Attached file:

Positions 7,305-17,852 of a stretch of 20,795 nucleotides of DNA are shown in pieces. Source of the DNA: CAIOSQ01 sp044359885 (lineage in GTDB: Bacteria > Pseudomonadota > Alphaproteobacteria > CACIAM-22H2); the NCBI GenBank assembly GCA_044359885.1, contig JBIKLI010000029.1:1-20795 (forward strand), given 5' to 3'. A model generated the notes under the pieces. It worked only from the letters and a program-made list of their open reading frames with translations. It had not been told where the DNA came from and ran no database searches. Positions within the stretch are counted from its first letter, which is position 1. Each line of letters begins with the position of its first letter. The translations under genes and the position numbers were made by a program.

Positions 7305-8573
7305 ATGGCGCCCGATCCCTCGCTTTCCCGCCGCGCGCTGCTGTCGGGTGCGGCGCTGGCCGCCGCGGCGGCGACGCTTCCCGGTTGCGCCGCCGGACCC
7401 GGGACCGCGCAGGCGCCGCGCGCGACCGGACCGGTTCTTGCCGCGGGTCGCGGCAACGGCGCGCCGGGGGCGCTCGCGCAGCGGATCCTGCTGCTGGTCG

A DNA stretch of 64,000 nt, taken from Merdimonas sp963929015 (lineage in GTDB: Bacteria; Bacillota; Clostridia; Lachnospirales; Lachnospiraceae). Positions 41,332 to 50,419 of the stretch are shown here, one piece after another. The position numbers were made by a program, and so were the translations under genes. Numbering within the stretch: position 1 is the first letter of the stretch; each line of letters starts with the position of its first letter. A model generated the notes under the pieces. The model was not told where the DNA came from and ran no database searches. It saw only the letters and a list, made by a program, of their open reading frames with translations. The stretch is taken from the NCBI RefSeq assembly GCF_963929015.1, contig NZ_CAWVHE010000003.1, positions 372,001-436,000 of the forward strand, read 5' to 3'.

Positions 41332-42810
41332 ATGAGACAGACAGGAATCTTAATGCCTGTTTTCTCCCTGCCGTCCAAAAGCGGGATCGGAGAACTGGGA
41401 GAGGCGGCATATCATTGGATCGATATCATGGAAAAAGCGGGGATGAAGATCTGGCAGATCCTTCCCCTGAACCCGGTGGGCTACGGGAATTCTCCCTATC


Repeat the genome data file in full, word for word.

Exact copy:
Positions 7,305-17,852 of a stretch of 20,795 nucleotides of DNA are shown in pieces. Source of the DNA: CAIOSQ01 sp044359885 (lineage in GTDB: Bacteria > Pseudomonadota > Alphaproteobacteria > CACIAM-22H2); the NCBI GenBank assembly GCA_044359885.1, contig JBIKLI010000029.1:1-20795 (forward strand), given 5' to 3'. A model generated the notes under the pieces. It worked only from the letters and a program-made list of their open reading frames with translations. It had not been told where the DNA came from and ran no database searches. Positions within the stretch are counted from its first letter, which is position 1. Each line of letters begins with the position of its first letter. The translations under genes and the position numbers were made by a program.

Positions 7305-8573
7305 ATGGCGCCCGATCCCTCGCTTTCCCGCCGCGCGCTGCTGTCGGGTGCGGCGCTGGCCGCCGCGGCGGCGACGCTTCCCGGTTGCGCCGCCGGACCC
7401 GGGACCGCGCAGGCGCCGCGCGCGACCGGACCGGTTCTTGCCGCGGGTCGCGGCAACGGCGCGCCGGGGGCGCTCGCGCAGCGGATCCTGCTGCTGGTCG

A DNA stretch of 64,000 nt, taken from Merdimonas sp963929015 (lineage in GTDB: Bacteria; Bacillota; Clostridia; Lachnospirales; Lachnospiraceae). Positions 41,332 to 50,419 of the stretch are shown here, one piece after another. The position numbers were made by a program, and so were the translations under genes. Numbering within the stretch: position 1 is the first letter of the stretch; each line of letters starts with the position of its first letter. A model generated the notes under the pieces. The model was not told where the DNA came from and ran no database searches. It saw only the letters and a list, made by a program, of their open reading frames with translations. The stretch is taken from the NCBI RefSeq assembly GCF_963929015.1, contig NZ_CAWVHE010000003.1, positions 372,001-436,000 of the forward strand, read 5' to 3'.

Positions 41332-42810
41332 ATGAGACAGACAGGAATCTTAATGCCTGTTTTCTCCCTGCCGTCCAAAAGCGGGATCGGAGAACTGGGA
41401 GAGGCGGCATATCATTGGATCGATATCATGGAAAAAGCGGGGATGAAGATCTGGCAGATCCTTCCCCTGAACCCGGTGGGCTACGGGAATTCTCCCTATC